Taisi v. Puailoa,

Series: 1ASR | Year: 1909 | 1ASR194_1
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ALO TAISI, Plaintiff


PUAILOA, Defendant

No. 4-1908

High Court of American Samoa

Civil Jurisdiction, Trial Division

[Land: “Latana” part of land “Malaeimi”J

October 28, 1909


B. R. PATRICK, Chaplain, U.S. Navy, President of Court;. J. L. DWYER, Associate Member; and TUFELE, Associate Member


The land involved in this case was included in a larger tract recently leased by Puailoa to the representative of the Mormon Mission in Tutuila. The Plaintiff then asserted claim to the ownership of that part of the tract known by the name “Latana“, and demanded a division of the rental. Upon being denied a share of the rental, Alo Taisi instituted proceedings to establish his claim to title in the land “Latana“.

The Court has carefully listened to and weighed the mass of conflicting testimony Presented before it and has come to the following conclusions:

The Plaintiff claims ownership of the land “Latana” through conveyance, Faa-Samoa, from Lualemana a chief of Asu, to the Toafia-three ruling chiefs of Fagasa, Tupuola, Tuinei, and Alo. It appears that the Toafia have, for the purposes of asserting ownership in court, centered their claims in Alo Taisi. From the year 1900, at the establishment of this government it is unquestioned that Alo has consistently asserted his claim. [1ASR195]

The Defendant’s claim of ownership arises from the undisputed overlordship of the name Puailoa over all Malaeimi not controlled by Fanene, a Malaeimi chief of equal rank; and from the fact that the general name “Malaeimi” includes the land called “Latana” which Alo claims, as well as that portion of the property not claimed by Alo.

It is apparent that neither party has attempted to sacrifice his own interests in the interest of truth and justice.

The chief problem that confronts this Court is whether or not the Latana is a part of Malaeimi. After a careful consideration of the evidence, the Court is convinced that the Latana is a part of Malaeimi.

At the time the Land Commission sat in Apia and considered claims of diverse foreigners to native lands in Samoa, the firm of McArthur and Company of Apia claimed the land Malaeimi through an alleged conveyance of one Alaia. Puailoa and Fanene successfully resisted this claim in Upolu and the claim of McArthur and Company was rejected by the Land Commission.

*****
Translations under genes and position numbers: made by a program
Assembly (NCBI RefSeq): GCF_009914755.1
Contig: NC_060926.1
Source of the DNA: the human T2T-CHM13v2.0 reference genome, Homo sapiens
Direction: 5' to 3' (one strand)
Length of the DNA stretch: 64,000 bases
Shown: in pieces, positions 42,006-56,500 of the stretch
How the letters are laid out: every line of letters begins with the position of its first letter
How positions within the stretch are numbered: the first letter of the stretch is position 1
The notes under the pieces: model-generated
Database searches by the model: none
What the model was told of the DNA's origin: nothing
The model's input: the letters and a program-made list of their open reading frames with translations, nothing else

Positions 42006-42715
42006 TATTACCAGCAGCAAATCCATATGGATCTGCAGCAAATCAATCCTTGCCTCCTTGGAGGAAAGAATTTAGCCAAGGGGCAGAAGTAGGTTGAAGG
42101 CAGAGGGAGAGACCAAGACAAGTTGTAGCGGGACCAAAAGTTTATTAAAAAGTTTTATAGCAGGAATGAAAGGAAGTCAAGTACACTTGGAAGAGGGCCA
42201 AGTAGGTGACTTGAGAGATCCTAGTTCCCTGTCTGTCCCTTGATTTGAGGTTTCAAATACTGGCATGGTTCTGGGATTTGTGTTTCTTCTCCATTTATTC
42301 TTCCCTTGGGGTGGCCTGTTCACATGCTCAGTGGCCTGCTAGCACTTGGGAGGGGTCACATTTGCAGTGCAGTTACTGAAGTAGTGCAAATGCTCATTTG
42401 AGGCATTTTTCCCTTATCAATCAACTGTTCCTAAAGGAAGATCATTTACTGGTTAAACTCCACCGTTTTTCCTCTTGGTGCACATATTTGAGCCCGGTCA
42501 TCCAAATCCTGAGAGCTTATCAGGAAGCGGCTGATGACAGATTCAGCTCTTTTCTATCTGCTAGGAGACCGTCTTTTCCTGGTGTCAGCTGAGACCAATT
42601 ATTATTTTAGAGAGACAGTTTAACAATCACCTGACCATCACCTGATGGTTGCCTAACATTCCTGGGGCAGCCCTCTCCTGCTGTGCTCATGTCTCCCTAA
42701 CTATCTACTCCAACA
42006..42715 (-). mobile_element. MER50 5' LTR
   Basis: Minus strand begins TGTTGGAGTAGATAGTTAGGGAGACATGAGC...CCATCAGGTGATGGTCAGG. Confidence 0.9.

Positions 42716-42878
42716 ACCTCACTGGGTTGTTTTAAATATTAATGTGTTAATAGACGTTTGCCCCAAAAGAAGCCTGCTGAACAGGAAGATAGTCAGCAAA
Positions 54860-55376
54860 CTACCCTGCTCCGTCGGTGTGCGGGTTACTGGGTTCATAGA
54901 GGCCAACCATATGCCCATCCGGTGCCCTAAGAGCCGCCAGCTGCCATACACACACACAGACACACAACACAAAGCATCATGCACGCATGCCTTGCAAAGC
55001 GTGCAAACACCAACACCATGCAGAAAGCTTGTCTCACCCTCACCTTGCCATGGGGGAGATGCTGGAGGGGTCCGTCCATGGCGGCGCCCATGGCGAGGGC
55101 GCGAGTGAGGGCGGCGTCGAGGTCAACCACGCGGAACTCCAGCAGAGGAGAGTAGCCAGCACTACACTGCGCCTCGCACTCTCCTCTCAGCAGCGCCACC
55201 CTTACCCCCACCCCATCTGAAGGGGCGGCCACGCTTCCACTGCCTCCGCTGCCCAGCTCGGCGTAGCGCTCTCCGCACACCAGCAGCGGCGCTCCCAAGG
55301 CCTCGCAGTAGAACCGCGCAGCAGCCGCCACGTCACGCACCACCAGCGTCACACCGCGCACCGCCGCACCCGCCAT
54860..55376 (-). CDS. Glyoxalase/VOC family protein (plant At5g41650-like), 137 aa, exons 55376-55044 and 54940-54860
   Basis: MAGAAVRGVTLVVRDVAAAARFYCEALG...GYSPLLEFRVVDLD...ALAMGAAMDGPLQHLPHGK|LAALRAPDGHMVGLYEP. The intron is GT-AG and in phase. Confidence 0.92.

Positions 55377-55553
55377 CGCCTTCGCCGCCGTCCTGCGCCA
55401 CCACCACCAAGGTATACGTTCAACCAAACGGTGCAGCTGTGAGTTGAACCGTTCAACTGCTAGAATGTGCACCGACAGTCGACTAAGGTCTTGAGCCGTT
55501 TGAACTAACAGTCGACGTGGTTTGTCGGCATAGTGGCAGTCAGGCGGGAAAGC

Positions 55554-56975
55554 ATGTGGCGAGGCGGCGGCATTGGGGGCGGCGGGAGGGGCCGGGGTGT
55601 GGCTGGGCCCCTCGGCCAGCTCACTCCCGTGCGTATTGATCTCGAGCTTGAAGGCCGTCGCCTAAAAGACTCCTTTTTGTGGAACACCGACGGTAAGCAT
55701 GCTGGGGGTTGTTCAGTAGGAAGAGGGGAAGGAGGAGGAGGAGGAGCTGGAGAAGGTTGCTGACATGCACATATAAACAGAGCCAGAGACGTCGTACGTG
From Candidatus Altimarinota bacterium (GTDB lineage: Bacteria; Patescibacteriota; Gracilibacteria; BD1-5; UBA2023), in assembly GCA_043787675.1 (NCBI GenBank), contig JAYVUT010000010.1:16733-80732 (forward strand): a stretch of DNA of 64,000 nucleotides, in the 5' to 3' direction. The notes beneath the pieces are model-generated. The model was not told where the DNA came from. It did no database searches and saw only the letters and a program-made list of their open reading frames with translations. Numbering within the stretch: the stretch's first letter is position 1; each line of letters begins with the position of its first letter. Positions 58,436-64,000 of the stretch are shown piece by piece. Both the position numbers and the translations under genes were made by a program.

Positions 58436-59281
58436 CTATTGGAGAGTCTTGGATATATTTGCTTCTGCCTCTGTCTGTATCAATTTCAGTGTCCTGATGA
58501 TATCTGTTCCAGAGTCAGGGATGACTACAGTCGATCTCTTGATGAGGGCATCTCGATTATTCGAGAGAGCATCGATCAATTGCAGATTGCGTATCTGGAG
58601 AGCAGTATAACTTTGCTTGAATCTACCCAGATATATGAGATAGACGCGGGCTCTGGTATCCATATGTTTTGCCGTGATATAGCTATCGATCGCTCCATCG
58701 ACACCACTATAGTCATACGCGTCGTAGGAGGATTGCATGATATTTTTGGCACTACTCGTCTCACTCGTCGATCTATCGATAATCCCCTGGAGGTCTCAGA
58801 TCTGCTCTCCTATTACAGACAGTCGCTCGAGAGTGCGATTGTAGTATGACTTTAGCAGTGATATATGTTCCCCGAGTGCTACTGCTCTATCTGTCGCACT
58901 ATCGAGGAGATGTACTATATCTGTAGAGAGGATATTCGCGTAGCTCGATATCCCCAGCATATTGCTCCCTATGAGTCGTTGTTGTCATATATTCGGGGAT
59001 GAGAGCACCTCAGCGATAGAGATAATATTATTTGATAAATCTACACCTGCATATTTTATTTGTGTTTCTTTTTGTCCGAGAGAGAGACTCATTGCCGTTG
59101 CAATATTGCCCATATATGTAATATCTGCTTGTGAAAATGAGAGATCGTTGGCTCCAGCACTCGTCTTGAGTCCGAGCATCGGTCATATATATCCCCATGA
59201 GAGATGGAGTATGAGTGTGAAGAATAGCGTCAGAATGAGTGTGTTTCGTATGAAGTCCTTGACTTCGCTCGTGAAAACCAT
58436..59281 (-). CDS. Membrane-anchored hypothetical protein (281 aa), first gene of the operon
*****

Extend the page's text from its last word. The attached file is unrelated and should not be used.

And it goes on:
The land has been unimproved property during the memory of any living man up to the year 1900, since which time various cultivations and improvements, including the weeding of the road, have been made by Alo and the people of Fagasa. Puailoa frankly admits that since 1900 no cultivations have been made upon any part of “Latana” by the authority of Puailoa.

From the time that Lualemana is alleged to have lived on the land, until the year 1900, Alo admits that nothing was done by either Lualemana, the Toafia, or the name Alo to assert claim to ownership in the land. Some testimony has been introduced to the effect that a keel was cut from “Latana” for a Fagasa boat; the Samoan idea of “meum” and “tuum” at that time would, however, preclude this isolated incident from being seriously considered as assertion of title to the land. [1ASR196]

On the other hand, Puailoa has, for many years, maintained caretakers, appointed from descendants of Malaeimi people living in the neighboring village of Faleniu. The direct positive evidence of two of these caretakers, Fagaima and Tuiaana, has satisfied the Court that, as early as the time of the Brandeis government, they cleared. and weeded the road through Malaeimi including the Latana ; that there are a number of houses in Faleniu built of lumber taken from the Latana at different periods of time :thus showing maintenance, habitual use, and enjoyment of the natural products of the land through the “Pule” of Puailoa; and that, during the time they were caring for the land, no claim to ownership was asserted by Lualemana or the Toafia or Alo until the year 1900, shortly after the accession of the present Alo Taisi to the name Alo.

Many of the points presented by the Defendant would not, standing alone, conclusively establish his contention: – for example, the clearing of a road through the property at the time of the Brandeis government, under previous decisions of this Court, is not conclusive proof of Defendant’s ownership, but taken corroboratively, it is a stronger element of proof than Plaintiff’s weeding of the road after the establishment of this government. The habitual use by the Defendant of bread-fruit lumber for the building of houses in Faleniu is a far more convincing proof of ownership than the incidental taking of a log’ from the land for the keel of a boat by the people of Fagasa. The successful resistance by Puailoa of the claim of McArthur and. Company before the Land Commission in Apia has far more weight as evidence before this Court than the claim asserted by Alo in the trial of Pulu v. Fanene in the High Court of Tutuila in the year 1905; it is the opinion of the Court that, were it not for the vigilance of Puailoa and Fanene in resisting the claim of McArthur and Company [1ASR197] before the Land Commission, the entire property known as Malaeimi, including the Latana, would have passed out of control of native Samoans.

From a preponderance of evidence Puailoa has undoubtedly established his claim to ownership in the land in dispute.

The claim of Puailoa for traveling expenses to Apia & c. is for obvious reasons disregarded.

The complaint of Plaintiffs is dismissed.

Let a decree issue vesting the title of the property known as “Latana in Malaeimi” in the Defendant Puailoa.

Costs are assessed at $125.00, one half to be borne by the Plaintiff, and one half by the Defendant.